Sexual Assault on Campus: Exposing the Truth
Jewish Women International of Canada
November 4 – 5, 2007
This conference was useful and informative, and an excellent first look at sexual assault on campus from a variety of perspectives. I’d like to provide a brief summary of some of the talks that I attended, along with some new resources and useful websites.
Dr. DeKeserdey, Prof. of Criminology
Male Support System for the Aggressors
Dr. DeKeserdey presented some research on the strong presence of peer support / approval for male perpetrators as a key determinant of sexual assault against women. He also highlighted some cultural norms that perpetuate the idea that woman abuse is acceptable for men. He pointed to men as being responsible for changing their attitudes and actions towards women, and has written extensively on programs to accomplish this.
Barbara MacQuarrie & Dr. Susan Rodger
The Impact of Sexual Violence on Campus on Academic Performance
This presentation focused on the specific effects of sexual assault on the life of a student, specifically on his / her ability to complete academic work. The presentation also highlighted the difference in federal legislation between the US and Canda; the US has the Students’ Right-to-Know Act, which requires each university to publish and circulate information on the prevalence of sexual assault on their campuses. Canada has no such legislation. Also, the presentation mentioned Canada’s attempt to rank campuses according to safety: METRAC. More information can be found here.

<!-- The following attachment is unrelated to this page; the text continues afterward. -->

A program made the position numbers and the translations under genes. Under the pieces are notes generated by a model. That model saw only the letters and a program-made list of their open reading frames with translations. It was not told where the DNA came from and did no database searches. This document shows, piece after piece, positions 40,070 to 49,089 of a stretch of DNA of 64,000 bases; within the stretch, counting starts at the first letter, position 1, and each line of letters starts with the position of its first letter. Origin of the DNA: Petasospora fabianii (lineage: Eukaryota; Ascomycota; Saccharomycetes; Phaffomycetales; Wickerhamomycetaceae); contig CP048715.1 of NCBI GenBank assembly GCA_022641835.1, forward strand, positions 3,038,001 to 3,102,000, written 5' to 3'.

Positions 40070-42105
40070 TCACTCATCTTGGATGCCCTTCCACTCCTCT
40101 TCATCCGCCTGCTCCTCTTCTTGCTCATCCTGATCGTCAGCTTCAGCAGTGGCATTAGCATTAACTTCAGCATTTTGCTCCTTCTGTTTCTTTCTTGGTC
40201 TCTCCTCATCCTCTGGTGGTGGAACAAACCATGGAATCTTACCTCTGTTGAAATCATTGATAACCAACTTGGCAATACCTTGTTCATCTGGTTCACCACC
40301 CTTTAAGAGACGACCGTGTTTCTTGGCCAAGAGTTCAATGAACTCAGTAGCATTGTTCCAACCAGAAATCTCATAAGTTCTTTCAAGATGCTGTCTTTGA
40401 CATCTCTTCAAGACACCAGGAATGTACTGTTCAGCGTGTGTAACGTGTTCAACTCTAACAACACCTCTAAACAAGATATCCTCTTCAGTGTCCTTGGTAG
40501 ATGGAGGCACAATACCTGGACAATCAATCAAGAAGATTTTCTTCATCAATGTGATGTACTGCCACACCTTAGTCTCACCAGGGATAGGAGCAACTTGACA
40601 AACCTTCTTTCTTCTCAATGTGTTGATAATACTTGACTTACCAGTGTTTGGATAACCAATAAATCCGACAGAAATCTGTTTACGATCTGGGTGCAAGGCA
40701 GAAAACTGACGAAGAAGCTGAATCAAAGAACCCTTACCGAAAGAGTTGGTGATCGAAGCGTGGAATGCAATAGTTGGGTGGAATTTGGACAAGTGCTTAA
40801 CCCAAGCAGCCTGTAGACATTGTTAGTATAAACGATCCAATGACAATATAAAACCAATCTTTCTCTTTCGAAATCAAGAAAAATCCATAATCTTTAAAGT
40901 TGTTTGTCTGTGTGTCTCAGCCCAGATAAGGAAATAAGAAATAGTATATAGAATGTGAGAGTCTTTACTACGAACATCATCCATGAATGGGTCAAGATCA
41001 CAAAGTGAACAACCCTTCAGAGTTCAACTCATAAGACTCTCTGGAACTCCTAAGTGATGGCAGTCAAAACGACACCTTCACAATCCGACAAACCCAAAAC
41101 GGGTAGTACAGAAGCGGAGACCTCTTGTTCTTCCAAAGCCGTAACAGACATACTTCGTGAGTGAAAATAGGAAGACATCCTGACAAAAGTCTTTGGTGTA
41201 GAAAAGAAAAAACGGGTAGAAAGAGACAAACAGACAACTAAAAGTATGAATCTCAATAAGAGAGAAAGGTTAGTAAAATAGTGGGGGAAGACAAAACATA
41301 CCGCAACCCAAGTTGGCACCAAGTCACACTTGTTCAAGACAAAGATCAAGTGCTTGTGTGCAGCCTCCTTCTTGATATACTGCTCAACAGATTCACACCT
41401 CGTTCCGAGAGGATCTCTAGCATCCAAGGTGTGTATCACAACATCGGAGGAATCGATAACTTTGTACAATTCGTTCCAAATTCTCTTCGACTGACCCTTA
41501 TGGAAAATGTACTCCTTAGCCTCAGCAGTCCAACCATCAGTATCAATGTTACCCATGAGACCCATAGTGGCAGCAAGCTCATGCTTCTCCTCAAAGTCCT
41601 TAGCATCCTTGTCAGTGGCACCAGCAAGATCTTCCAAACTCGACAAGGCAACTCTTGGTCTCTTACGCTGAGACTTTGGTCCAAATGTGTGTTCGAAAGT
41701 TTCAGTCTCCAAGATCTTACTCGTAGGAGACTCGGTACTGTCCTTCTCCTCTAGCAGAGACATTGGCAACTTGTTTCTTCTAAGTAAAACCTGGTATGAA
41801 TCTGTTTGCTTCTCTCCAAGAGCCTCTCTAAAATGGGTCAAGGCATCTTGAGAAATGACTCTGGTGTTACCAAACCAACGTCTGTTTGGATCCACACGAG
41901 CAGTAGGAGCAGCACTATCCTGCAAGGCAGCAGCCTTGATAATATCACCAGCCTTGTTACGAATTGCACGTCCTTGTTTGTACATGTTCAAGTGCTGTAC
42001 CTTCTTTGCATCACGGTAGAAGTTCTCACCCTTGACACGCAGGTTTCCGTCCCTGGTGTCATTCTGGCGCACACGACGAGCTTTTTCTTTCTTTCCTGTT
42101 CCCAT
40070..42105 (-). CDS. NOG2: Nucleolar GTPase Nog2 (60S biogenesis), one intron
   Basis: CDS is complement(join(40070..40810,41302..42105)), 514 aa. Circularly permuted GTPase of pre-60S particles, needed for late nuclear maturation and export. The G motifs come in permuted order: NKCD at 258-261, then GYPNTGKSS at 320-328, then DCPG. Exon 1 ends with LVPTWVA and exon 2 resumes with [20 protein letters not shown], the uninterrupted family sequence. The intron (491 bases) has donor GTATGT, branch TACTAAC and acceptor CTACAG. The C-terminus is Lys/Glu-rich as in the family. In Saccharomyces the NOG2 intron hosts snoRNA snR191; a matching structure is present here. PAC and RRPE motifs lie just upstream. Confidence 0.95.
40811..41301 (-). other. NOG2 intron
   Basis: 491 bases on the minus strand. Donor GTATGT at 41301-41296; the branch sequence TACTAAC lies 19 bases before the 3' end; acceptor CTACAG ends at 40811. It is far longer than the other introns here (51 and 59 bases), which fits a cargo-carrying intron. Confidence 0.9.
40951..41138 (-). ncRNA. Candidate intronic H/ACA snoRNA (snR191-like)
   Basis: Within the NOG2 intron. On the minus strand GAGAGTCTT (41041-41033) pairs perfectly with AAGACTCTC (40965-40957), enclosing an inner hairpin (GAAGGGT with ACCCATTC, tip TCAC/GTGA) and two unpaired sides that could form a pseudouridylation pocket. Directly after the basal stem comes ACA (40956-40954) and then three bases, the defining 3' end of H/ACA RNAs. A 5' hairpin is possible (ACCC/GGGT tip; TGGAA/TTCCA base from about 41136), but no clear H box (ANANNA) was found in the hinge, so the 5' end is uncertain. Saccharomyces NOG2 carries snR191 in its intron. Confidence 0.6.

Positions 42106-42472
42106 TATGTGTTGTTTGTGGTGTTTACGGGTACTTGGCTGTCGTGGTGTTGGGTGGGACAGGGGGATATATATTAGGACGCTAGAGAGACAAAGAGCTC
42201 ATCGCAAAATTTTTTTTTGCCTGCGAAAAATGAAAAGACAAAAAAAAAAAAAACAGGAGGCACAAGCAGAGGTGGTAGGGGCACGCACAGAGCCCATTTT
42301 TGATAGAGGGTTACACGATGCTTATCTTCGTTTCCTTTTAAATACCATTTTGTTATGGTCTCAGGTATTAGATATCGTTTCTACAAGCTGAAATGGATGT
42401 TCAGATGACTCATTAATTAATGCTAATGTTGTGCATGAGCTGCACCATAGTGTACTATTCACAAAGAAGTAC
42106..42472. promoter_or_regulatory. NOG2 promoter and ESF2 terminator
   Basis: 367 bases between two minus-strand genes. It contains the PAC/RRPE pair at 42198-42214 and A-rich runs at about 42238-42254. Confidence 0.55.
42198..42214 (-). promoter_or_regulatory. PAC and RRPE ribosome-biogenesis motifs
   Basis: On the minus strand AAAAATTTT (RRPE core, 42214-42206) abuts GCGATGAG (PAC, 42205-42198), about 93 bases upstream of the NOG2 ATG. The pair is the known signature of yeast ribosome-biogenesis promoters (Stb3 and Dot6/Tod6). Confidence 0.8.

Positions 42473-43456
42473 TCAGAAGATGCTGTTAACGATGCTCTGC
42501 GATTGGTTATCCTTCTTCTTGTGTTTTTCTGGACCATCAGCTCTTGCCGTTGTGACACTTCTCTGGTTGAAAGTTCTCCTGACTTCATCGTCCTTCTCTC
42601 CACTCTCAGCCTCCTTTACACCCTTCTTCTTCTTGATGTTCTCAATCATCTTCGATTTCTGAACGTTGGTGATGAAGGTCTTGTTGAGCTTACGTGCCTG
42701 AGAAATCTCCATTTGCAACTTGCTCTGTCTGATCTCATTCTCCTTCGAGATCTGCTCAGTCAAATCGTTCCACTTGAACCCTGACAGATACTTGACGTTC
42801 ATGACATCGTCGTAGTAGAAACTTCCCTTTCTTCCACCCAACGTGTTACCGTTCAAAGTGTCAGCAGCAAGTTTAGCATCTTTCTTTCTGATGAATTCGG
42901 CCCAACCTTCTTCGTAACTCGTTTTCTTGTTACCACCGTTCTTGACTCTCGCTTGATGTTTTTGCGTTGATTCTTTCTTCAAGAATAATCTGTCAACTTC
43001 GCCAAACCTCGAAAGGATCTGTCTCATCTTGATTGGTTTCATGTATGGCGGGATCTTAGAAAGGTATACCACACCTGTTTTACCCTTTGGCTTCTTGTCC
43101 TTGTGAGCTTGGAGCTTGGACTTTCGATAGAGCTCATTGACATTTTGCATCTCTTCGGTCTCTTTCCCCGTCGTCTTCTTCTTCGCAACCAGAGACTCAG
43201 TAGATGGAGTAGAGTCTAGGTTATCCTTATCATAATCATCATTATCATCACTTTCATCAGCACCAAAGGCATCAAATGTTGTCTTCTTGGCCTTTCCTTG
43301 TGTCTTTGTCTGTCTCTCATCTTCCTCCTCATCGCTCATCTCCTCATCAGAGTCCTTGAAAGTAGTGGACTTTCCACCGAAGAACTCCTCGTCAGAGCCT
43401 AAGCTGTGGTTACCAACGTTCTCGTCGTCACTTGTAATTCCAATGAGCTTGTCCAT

Dr. Hoffman, Director of McGill Mental Health Services
The New Sexual Revolution
Dr. Hoffman’s presentation focused on the loss of boundaries that he has observed between many young people and other people in their lives. This loss of defined boundaries is changing social norms, and there is little control over what is appropriate and what is abusive in relationships of many young people.
Dr. Helene Berman, University of Western Ontario
The Trajectory of Violence on the Lives of Girls
Dr. Berman’s work is on the normalization of violence in the lives of young girls. She points to the former research paradigm of “girls at risk” as being ineffective, as all girls growing up in our culture are at risk of being exposed to violence, either directly or indirectly. She highlighted a disturbing trend in some school of sexual harassment being labeled and dealt with as “bullying,” which does not address the problem at all. She recommends establishing safe spaces for girls to discuss violence, media literacy, and programs focusing specifically on respect for one another, and for themselves.
Overall, a very informative conference. Keep talking about sexual assault on campus!